Shows & Panels
Shows & Panels
- The 2014 Big Picture on Cyber Security
- AFCEA Answers
- American Readiness: Renewable Power and Efficiency Technologies
- Ask the CIO
- Building the Hybrid Cloud
- Connected Government: How to Build and Procure Network Services for the Future
- Continuing Diagnostics and Mitigation: Discussion of Progress and Next Steps
- Federal Executive Forum
- Federal News Radio's National Cyber Security Awareness Month Special Panel Discussion
- Federal Tech Talk
- The Future of Government Data Centers
- The Future of IT: How CIOs Can Enable the Service-Oriented Enterprise
- Government Perspectives on Mobility and the Cloud
- The Intersection: Where Technology Meets Transformation
- Maximizing ROI Through Data Center Consolidation
- Mitigating Insider Threats in Virtual & Cloud Environments
- Modern Mission Critical Series
- The New Generation of Database
- Reimagining the Next Generation of Government
- Targeting Advanced Threats: Proven Methods from Detection through Remediation
- Transformative Technology: Desktop Virtualization in Government
- The Truth About IT Opex and Software Defined Networking
- Air Traffic Management Transformation Report
- Cloud First Report
- General Dynamics IT Enterprise Center
- Gov Cloud Minute
- Government in Technology Series
- Homeland Security Cybersecurity Market Report
- National Cybersecurity Awareness Month
- Technology Insights
- The Cyber Security Report
- The Next Generation Cyber Security Experts
Shows & Panels
DoD, Energy lead in open source technology
Tuesday - 3/8/2011, 3:57pm EST
By John Buckner
Federal News Radio
The Departments of Defense and Energy are the two highest ranked agencies when it comes to openness and transparency and the use of open source technologies.
Open source technology uses computer code that can be shared, viewed or modified by other users. More popular examples of open source are the Firefox web browser or the Linux operating system.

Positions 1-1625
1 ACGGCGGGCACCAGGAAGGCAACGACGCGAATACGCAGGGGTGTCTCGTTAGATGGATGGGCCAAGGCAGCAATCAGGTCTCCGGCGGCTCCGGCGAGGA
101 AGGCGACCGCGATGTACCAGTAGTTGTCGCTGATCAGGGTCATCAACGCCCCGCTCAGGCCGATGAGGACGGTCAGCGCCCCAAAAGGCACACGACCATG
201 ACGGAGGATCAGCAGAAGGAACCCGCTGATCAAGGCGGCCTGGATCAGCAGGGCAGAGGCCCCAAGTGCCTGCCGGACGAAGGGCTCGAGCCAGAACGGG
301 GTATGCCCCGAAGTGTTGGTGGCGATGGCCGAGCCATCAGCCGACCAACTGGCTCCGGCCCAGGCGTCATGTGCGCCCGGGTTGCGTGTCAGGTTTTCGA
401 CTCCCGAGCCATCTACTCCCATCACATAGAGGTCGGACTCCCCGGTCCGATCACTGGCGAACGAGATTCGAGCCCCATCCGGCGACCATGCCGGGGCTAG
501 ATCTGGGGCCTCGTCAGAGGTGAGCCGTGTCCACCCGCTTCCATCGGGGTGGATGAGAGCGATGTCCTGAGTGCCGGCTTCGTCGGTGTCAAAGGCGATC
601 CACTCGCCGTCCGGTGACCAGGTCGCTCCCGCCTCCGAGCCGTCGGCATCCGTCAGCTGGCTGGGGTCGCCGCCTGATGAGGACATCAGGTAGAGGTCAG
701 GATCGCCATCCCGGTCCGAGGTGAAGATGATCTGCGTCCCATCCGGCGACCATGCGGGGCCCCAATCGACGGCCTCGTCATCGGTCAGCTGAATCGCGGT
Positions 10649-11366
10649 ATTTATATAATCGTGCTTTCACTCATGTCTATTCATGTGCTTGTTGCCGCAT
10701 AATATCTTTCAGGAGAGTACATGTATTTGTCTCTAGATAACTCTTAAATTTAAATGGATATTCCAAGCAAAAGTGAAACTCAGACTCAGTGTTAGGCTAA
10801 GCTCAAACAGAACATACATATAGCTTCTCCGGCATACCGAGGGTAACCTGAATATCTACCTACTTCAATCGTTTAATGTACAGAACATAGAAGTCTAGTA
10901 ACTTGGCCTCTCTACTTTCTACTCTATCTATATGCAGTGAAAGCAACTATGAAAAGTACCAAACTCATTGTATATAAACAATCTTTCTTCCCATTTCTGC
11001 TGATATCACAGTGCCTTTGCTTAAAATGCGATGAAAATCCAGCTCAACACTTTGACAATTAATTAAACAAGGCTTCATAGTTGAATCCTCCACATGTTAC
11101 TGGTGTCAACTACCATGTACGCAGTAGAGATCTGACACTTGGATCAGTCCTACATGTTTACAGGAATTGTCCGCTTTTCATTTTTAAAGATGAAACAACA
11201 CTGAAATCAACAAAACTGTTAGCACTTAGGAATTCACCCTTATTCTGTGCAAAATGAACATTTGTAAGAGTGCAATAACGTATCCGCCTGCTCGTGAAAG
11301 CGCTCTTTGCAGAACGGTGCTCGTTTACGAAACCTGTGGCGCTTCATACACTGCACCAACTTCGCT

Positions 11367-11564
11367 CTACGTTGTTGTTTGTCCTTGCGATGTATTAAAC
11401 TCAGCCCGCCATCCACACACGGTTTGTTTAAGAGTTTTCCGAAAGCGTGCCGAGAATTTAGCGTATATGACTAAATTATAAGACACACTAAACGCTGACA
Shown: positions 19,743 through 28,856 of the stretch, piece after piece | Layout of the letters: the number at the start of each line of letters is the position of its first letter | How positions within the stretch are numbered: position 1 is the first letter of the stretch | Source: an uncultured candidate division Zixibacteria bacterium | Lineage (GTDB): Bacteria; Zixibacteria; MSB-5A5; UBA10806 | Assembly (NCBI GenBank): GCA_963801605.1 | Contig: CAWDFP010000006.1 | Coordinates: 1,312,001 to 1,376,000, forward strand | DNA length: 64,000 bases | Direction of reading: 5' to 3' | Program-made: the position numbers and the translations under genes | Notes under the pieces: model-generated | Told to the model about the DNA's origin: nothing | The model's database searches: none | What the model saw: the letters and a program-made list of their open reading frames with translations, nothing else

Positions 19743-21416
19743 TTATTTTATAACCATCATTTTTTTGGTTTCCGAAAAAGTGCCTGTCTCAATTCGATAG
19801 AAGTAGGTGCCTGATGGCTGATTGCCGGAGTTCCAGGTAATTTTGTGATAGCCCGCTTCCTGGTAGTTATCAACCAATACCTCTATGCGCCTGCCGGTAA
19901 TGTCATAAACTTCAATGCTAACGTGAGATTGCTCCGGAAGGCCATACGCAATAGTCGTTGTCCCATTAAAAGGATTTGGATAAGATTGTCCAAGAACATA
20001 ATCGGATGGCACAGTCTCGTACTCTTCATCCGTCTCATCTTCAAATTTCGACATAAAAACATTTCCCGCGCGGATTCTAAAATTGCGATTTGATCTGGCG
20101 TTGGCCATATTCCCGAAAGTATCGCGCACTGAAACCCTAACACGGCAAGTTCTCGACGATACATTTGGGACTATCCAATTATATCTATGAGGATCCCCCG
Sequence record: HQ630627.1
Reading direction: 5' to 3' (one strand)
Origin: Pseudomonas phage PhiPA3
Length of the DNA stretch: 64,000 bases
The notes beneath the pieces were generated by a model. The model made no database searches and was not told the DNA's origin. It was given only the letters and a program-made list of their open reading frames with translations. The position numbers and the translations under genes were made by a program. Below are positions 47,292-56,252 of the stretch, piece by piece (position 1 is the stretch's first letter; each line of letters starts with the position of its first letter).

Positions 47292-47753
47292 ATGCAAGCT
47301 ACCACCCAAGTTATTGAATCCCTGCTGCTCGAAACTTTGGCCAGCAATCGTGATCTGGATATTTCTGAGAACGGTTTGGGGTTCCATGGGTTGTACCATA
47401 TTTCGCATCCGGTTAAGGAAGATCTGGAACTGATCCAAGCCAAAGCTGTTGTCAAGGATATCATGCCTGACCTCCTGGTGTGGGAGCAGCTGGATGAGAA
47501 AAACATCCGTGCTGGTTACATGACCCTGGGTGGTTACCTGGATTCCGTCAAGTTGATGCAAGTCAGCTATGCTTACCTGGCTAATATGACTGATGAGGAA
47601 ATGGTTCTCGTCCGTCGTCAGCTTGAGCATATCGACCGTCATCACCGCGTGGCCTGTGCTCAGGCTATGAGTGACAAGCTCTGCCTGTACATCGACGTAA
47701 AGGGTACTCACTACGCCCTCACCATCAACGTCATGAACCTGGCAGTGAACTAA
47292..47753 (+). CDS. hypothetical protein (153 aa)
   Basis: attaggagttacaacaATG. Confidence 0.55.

Open Source for America published the results of their recent survey determining which departments were making the most of open source technologies.
"It would be incredibly difficult to measure how much open source is being used in each agency because you don't have to check in, you don't have to tell anybody you are using it," said Gunnar Hellekson, chief technology strategist for Red Hat's U.S. Public Sector Group, in an interview with the DorobekINSIDER.
Instead, Hellekson said Open Source for America focused on factors it could measure, such as how friendly an agency or department was towards open source software and other metrics.
The survey asked the availability of documents, social media and the Freedom of Information Act.
Some of the metrics included:
- Publishes budget on publicly accessible agency website
- Published open formatted records include digital certification of authenticity
- Agency site uses social media to solicit feedback
- FOIA requests are considered with a presumption in favor of disclosure
- Publishes fact-finding trips (non-classified) on publicly accessible agency website
This is the first assessment of the agencies under the Directive and Open Government Plans.
John Buckner is an intern with Federal News Radio.
(Copyright 2011 by FederalNewsRadio.com. All Rights Reserved.)